Body Language On Paper

14th February 2009

Jill Glenn meets Tracey Yuille – graphologist, and decipherer of secrets…

Who would have though that an A4 page of handwriting could reveal so much? Tracey Yuille, newly qualified as a graphologist after several years of study, calls it body language on paper. I call it witchcraft.

It’s hard to explain how bizarre it is to talk to someone you’ve never met before, but who already knows the innermost secrets of your soul. It’s like meeting a cross between a private detective, a father confessor and a counsellor. When someone can tell you so accurately how you feel about certain things, how you behave in certain situations, all conversational barriers are down. Less than 24 hours after seeing my writing for the first time, it seemed that Tracey knew everything about me. At one point I even began a sentence with the words “I’m the sort of person that likes to…” before tailing off with “…but you know that already, don’t you?”

She did.

There are some things that graphology can’t tell you, of course. It won’t reveal whether you’re married, single, divorced or gay, for example – but it will show how you feel about the situation you’re in, and it can be surprisingly accurate. A graphologist can get under someone’s skin, and find out what is going on in their mind, in their life, on a conscious and/or a deeper subconscious level. And the writer doesn’t even need to be present.

Sceptics would say that’s impossible, that handwriting changes all the time. To an extent that’s true. It fluctuates on a daily basis, according to mood (or stress levels), but there’s an underlying pattern that can reveal aptitude, temperament and so on. It’s a way of understanding behaviour, finding out what makes people tick, and it’s been around, in some form, for centuries.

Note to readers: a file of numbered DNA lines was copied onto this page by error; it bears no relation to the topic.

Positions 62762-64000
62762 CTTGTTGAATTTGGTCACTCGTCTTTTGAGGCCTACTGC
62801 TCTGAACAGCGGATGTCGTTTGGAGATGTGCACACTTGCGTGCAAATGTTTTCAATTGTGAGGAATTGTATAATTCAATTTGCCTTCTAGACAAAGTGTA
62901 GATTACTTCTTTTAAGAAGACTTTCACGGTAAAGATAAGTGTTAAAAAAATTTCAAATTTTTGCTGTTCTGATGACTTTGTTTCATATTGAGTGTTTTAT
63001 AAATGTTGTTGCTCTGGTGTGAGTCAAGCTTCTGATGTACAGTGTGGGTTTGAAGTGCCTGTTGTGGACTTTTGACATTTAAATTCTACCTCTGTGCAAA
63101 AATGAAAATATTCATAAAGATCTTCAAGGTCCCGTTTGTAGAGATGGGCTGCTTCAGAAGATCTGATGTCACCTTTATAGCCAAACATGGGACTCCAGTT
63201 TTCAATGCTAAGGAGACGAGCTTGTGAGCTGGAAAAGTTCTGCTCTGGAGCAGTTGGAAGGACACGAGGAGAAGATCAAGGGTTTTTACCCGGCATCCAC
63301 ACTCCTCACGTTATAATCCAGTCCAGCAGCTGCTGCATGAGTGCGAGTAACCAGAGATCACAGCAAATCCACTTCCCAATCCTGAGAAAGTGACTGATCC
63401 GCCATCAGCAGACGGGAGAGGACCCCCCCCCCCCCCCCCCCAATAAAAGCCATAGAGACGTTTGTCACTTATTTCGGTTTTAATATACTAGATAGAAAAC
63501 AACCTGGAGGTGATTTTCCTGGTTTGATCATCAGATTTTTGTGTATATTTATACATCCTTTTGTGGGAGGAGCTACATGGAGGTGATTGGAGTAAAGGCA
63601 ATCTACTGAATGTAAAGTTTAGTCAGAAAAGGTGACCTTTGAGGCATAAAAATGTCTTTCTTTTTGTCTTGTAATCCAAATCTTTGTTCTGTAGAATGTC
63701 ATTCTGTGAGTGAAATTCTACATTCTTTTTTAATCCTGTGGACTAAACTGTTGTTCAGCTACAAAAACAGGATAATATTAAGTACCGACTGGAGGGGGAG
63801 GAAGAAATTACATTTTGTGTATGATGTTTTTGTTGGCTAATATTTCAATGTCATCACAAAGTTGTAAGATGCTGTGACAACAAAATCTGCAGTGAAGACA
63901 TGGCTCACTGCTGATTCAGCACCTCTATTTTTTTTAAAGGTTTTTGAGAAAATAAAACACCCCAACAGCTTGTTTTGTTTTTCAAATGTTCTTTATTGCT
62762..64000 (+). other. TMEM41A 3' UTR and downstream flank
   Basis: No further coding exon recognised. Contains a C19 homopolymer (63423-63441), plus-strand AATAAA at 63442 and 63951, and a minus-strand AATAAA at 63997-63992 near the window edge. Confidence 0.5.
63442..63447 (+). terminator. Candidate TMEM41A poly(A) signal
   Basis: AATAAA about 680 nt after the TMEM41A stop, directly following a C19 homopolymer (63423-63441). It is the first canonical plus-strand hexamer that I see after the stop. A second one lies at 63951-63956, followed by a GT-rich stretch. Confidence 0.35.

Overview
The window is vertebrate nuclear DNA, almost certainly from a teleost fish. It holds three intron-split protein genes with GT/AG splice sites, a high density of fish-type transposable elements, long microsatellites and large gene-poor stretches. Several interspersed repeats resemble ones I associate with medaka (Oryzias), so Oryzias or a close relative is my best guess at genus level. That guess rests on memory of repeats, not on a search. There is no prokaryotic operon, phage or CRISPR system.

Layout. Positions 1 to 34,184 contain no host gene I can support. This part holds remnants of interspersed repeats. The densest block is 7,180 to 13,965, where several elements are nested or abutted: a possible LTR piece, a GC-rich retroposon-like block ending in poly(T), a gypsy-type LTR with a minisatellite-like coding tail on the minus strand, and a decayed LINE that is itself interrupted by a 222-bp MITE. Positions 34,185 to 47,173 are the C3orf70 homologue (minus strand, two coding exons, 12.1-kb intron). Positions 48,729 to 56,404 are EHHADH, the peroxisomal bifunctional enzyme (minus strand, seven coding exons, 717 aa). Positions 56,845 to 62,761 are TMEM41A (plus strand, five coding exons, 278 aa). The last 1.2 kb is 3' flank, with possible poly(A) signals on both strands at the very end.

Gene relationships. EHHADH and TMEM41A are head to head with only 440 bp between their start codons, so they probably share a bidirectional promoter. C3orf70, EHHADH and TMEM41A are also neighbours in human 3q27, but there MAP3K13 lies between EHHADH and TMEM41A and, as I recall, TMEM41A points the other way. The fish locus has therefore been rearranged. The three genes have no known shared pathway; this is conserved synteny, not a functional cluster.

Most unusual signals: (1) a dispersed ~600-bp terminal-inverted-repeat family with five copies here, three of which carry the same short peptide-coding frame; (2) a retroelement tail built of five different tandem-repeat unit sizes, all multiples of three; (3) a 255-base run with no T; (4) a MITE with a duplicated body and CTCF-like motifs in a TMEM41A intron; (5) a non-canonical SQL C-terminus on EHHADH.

The UK lags far behind the rest of the world in its use and practice of graphology. In France, for example, almost 75 per cent of companies use it as part of the recruitment process (of which more later). It’s popular – and respected – in Germany and in Israel, and very popular in the United States. Most of the hits on Tracey’s website so far have been from the US. That’s not as much of a problem as it might appear, though, because one of the natural advantages of graphology is that it can be practised internationally. There’s an issue over the language in which you first learned to write (the French, for example, use the ‘upper zone’ much more than the British, so a graphologist needs to know that in order not to misinterpret the emphasis), but realistically, all you need is an airmail letter from the subject and you’re away. The topic doesn’t matter, but, as with all graphology samples it’s important not to copy… it affects the speed and pressure, and inhibits the natural characteristics.

The study of handwriting is a very serious business indeed. Membership of the British Institute of Graphologists is achieved by examination after the completion of three years of study. The course, undertaken ironically by correspondence (although not handwritten), is thorough. Year One covers all the basics: measure, speed, form level, originality, plus dominant and secondary movements; Year Two focuses on psychology as applied to graphology – Adler, Freud, Fromm, Jung and Maslow; Year Three puts into practice everything you’ve learned. Tracey has volume upon volume of worksheets, with graphs, and equations, and observations of the minutest detail.